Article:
While it may seem obvious for online businesses to provide search optimized, engaging, and consumer-focused content, it is often overlooked —don’t make the same mistake.
Where UX Fits into the Five Tiers of Content Marketing
A successful content strategy that yields incredible results is always best planned from the ground up. There are five levels to a successful content marketing model, which are:
1. SEO: This is essential because if your site isn’t optimized for search engines, your target customers will never find you in the first place.
2. User experience: This is where UX fits into the mix. By now, you are most likely aware of its importance, but let’s put it into perspective. According to a pivotal 2015 study by Adobe, when given 15 minutes to consume content, two-thirds of people would rather read something beautifully designed than something plain. And, that’s just one piece of the overall UX puzzle.
3. Content strategy: The blueprint of your commercial direction as once your site is SEO optimized and your UX is tip top, you can use metrics such as visitor numbers and bounce rate to craft your content to meet the needs of your target audience, and start achieving the results you desire.
4. Content creation: With a strategy in place, it’s time to start the fun part—creating content. So, refresh existing content, create new blog articles, and make sure each piece is formatted for digital consumption.
5. Content distribution: Once you have created the best dynamic content, it’s time to start getting it noticed. Share it with the right people using your various social channels and any other glistening connections you may have.
As user experience is the second step in a robust content strategy, it has to be done right. Otherwise, the whole strategy will come toppling down before it’s even taken off.
Apple’s User Experience Makeover
Taking note of just how crowded the smartphone and mobile device market has become, Apple made a pledge to enhance its user experience. In a drive to create a seamless experience across all of its platforms and grow its business after a growth reduction in 2016, the software juggernaut began tying up threads and pulling its platforms even closer together.
Not only did Apple improve its already successful portable desktop—the now ubiquitous iCloud—it also opened up its digital assistant, Siri, to third-party developers.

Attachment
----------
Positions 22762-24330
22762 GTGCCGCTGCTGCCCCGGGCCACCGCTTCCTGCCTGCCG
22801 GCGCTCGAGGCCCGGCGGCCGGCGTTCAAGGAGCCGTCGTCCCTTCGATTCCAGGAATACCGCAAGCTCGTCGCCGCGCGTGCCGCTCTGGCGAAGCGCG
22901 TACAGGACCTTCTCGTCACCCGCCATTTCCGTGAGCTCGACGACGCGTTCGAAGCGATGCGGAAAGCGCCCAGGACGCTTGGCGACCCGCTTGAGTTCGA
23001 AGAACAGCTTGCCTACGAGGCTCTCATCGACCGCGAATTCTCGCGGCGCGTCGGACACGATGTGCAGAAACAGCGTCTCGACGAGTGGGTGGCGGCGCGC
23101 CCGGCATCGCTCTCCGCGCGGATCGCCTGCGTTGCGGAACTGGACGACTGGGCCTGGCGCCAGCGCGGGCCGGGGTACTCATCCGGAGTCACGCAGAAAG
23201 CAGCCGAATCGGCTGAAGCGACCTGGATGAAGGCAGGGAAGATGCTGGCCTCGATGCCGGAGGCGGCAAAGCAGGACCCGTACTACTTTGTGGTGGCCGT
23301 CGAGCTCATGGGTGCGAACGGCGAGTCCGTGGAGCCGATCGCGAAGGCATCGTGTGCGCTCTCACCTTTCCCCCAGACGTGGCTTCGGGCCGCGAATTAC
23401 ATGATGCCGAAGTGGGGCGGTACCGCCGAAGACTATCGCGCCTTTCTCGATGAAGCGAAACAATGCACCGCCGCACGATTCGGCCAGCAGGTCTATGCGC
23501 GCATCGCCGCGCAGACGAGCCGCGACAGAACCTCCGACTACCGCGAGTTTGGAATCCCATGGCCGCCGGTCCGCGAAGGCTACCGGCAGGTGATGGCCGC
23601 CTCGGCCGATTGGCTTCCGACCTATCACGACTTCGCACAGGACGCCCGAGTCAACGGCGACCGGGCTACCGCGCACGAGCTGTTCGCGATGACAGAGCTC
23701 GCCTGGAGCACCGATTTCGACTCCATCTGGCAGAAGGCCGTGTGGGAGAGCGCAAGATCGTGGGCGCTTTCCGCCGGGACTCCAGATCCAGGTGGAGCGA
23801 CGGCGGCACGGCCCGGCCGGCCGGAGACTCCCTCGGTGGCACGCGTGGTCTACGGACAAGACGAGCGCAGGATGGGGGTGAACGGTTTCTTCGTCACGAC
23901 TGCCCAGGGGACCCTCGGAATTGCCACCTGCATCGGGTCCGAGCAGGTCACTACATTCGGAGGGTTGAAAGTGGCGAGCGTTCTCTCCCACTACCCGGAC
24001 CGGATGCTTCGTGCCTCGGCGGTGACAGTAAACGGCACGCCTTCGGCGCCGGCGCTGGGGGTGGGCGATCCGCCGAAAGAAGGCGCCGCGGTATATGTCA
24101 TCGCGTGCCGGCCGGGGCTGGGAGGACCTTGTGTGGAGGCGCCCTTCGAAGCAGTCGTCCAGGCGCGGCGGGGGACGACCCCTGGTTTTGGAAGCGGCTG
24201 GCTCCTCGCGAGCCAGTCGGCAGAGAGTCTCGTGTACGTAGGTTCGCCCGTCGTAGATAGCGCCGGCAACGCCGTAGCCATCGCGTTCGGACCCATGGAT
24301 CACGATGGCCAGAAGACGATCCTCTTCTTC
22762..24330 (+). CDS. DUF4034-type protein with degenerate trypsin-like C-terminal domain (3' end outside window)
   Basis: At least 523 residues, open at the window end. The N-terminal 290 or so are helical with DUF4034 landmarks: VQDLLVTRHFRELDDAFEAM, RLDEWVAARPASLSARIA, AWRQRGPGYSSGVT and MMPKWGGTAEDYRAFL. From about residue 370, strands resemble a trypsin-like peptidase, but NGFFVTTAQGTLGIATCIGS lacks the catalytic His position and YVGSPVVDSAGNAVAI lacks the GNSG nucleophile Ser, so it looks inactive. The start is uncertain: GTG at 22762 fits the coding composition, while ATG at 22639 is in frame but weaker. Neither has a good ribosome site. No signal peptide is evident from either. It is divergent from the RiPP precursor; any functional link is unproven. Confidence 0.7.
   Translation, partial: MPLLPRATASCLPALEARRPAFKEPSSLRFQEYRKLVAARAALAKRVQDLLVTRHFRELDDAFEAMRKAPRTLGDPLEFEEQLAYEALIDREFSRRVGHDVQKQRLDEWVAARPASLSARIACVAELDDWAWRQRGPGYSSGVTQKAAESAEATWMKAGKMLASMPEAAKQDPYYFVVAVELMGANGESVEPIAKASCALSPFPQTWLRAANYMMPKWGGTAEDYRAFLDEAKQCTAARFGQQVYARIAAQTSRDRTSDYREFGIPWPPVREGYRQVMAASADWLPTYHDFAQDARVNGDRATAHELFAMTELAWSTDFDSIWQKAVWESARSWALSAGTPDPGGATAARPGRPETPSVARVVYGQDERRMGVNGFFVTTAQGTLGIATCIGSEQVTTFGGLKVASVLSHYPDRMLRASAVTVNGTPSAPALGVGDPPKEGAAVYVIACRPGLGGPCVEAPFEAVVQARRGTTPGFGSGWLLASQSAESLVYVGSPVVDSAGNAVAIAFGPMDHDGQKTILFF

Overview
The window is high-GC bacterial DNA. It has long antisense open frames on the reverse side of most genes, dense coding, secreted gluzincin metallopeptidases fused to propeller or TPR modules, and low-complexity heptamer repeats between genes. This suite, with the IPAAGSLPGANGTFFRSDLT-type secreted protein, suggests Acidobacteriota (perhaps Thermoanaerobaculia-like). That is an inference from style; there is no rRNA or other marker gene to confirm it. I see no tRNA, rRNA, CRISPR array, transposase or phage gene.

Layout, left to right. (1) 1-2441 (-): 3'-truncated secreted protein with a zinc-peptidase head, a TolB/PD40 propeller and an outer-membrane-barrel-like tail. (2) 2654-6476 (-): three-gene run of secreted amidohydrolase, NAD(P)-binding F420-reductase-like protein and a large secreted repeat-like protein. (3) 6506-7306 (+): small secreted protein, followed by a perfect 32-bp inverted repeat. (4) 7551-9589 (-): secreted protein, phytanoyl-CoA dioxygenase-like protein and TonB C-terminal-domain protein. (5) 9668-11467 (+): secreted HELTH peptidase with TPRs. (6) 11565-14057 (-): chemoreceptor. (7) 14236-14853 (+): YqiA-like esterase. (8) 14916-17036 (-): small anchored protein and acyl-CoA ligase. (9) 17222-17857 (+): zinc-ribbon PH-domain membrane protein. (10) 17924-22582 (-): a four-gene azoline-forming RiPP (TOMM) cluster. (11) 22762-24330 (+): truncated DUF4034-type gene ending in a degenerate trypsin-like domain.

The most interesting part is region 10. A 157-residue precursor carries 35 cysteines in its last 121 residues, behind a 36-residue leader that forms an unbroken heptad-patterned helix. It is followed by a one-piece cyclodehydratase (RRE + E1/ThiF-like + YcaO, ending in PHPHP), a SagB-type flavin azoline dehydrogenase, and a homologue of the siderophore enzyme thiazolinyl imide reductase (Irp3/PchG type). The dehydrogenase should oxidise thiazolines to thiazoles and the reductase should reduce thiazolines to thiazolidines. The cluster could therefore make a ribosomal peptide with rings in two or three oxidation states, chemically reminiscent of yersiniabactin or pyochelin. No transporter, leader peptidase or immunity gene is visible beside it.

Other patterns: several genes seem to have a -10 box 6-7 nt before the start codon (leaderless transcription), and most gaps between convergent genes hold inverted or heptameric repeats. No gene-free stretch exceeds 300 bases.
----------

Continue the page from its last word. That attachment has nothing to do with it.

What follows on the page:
Also, the brand’s latest software offering, iOS 14 (its biggest update yet), has completely reimagined the smartphone user experience with highly-customizable home screen functionality as well as interactive app widgets, and autonomous organizational features. A testament to Apple’s unwavering commitment to UX and a huge driver of its continued success.
It’s plain to see from Apple’s forward-thinking just how crucial user experience is to today’s consumer. Without constant improvements to the way companies interact with customers, any brand will fall by the wayside in this fast-changing climate.
The Rise of Visual Search
Once a dim star on the horizon, visual search is becoming an integral part of the user experience. For example, augmented reality-style app Blippar is taking user experience to a whole new level with its intuitive style of brand interaction, which it plans to get people to use it for visual search, rather than searching through Google—and it seems a likely target too.
According to Clark Boyd, who has recorded a webinar with DMI on visual search, 62% of Millennials are looking for visual search over any other eCommerce technology, and 34% of Google searches already return image results. Marketers need to catch up to the capabilities of the technology and the latest needs of consumers. The fact is that humans are intuitive creatures, and it seems that visual search will cater to our ever-growing need for instant gratification in a world that gets busier by the day.
UX is not an optional luxury for competitive businesses. To give user experience the attention it deserves, time, money, and resources must be invested, which also means acquiring the skills required to ensure success.